• Thomas Trojan

    The author obviously missed the point at the ULI-TOD summit. It’s safe to say this same author would probably criticize the WNBA because it isn’t the NBA, although both are basketball leagues.

    Like all projects, there are always two side to the coin. User perspective, and Design/Creator/Developer perspective. This conference was not geared at the user perspective. That was plainly obvious for everyone who checked the agenda before their arrival.

    Anyone who looked at the agenda that was posted on the website, could tell that it was an event strictly for those who are on the design, creator, and developer side of the table. While, I believe the user perspective is a vital part of the process, it is unfair to have so many negative comments for such a great and informative conference that had no intention to cover the other side of the table due to the hosts intention and the time frame. It’s much better to have a great product for a specific audience rather than have a bad product that tries to encompass everything.

    No where did the ULI-TOD Summit mention or pass off as being an event that was aimed at the user experience. The conference said it was going to be a jack of hearts, and it was a jack of hurts, so don’t complain about why the event wasn’t a king of clubs, because it was never supposed to be a king of clubs.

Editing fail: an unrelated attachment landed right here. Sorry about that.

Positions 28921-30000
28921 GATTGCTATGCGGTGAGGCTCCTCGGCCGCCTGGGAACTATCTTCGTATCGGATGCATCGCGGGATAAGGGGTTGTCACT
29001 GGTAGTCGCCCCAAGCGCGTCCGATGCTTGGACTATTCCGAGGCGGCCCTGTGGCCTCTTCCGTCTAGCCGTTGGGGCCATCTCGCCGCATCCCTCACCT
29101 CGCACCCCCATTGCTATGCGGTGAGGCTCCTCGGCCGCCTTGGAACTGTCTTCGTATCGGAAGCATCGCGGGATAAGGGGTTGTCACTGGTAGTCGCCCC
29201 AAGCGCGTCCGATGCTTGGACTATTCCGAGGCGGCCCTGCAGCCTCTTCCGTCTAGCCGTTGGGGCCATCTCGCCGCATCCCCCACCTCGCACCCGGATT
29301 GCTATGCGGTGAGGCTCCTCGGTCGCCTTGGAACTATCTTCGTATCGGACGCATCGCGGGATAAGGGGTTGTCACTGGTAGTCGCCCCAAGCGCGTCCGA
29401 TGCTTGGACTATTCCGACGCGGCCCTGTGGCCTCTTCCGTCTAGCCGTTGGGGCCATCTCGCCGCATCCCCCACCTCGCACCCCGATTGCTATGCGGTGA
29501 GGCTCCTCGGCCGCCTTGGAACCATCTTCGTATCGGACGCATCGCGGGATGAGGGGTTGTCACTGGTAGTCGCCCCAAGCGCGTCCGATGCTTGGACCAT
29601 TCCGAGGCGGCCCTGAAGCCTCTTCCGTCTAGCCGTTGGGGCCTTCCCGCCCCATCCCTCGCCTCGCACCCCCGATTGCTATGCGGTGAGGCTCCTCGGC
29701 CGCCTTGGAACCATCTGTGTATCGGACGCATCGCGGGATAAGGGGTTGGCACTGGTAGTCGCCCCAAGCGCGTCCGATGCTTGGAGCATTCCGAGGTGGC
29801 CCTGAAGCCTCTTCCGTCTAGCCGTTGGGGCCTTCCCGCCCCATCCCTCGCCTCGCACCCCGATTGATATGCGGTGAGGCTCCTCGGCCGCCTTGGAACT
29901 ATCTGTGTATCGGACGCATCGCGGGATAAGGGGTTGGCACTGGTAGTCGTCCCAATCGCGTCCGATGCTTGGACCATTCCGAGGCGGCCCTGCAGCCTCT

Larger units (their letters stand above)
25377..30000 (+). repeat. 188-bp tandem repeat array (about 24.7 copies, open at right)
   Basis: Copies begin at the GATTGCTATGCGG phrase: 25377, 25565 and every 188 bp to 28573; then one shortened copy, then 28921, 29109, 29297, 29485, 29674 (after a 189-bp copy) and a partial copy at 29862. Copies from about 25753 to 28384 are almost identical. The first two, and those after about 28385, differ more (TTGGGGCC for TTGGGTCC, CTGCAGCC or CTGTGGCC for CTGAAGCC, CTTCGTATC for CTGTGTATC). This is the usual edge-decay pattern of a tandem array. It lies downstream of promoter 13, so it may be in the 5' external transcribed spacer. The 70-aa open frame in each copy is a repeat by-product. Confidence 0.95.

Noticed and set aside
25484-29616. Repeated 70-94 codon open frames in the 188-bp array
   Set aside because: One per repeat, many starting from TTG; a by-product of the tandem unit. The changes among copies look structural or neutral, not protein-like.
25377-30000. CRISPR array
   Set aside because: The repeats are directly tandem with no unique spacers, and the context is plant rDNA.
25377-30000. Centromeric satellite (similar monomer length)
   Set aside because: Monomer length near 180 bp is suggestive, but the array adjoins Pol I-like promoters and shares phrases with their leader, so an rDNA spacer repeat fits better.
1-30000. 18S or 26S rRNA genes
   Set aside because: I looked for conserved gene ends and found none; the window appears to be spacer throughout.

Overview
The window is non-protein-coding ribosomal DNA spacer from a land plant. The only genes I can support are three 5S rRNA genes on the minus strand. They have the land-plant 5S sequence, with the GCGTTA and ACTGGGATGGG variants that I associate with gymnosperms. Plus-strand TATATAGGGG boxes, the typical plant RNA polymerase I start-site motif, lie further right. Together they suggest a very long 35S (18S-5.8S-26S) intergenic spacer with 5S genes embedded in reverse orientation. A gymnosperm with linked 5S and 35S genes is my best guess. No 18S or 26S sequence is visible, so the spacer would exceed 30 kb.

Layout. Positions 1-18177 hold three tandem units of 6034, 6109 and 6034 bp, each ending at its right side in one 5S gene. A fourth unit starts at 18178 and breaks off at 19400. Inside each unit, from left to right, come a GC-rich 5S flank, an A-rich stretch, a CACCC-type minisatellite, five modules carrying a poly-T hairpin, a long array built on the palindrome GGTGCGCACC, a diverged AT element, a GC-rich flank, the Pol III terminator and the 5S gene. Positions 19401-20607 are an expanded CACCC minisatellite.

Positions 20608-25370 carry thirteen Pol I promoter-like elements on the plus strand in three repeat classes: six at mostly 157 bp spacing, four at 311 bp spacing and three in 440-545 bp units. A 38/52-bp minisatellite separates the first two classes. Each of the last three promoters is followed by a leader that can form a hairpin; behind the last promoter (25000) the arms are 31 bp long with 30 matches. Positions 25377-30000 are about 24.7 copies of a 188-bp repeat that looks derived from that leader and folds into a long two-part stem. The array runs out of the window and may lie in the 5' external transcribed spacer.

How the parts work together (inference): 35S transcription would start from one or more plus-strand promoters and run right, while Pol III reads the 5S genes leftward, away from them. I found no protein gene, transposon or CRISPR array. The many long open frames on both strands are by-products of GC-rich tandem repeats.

So to the author, next time you want to criticize an event, you should criticize it in the proper context, rather than write a piece that unfairly criticizes an event for living up to what it said it was going to be rather than complain about what the event “should” have been.

  • Chris L


    With all due respect your argument doesn’t make any sense. I took my fair share of urban design and landscape architecture courses in grad school, and never once was I told that as a designer I need not consider the user’s perspective. Creating something that creates a good experience for visitors and residents alike is kind of the whole point. If you’re just looking at the big picture and neglecting the details that make or break the end user experience, then you’re simply not doing your job as a designer.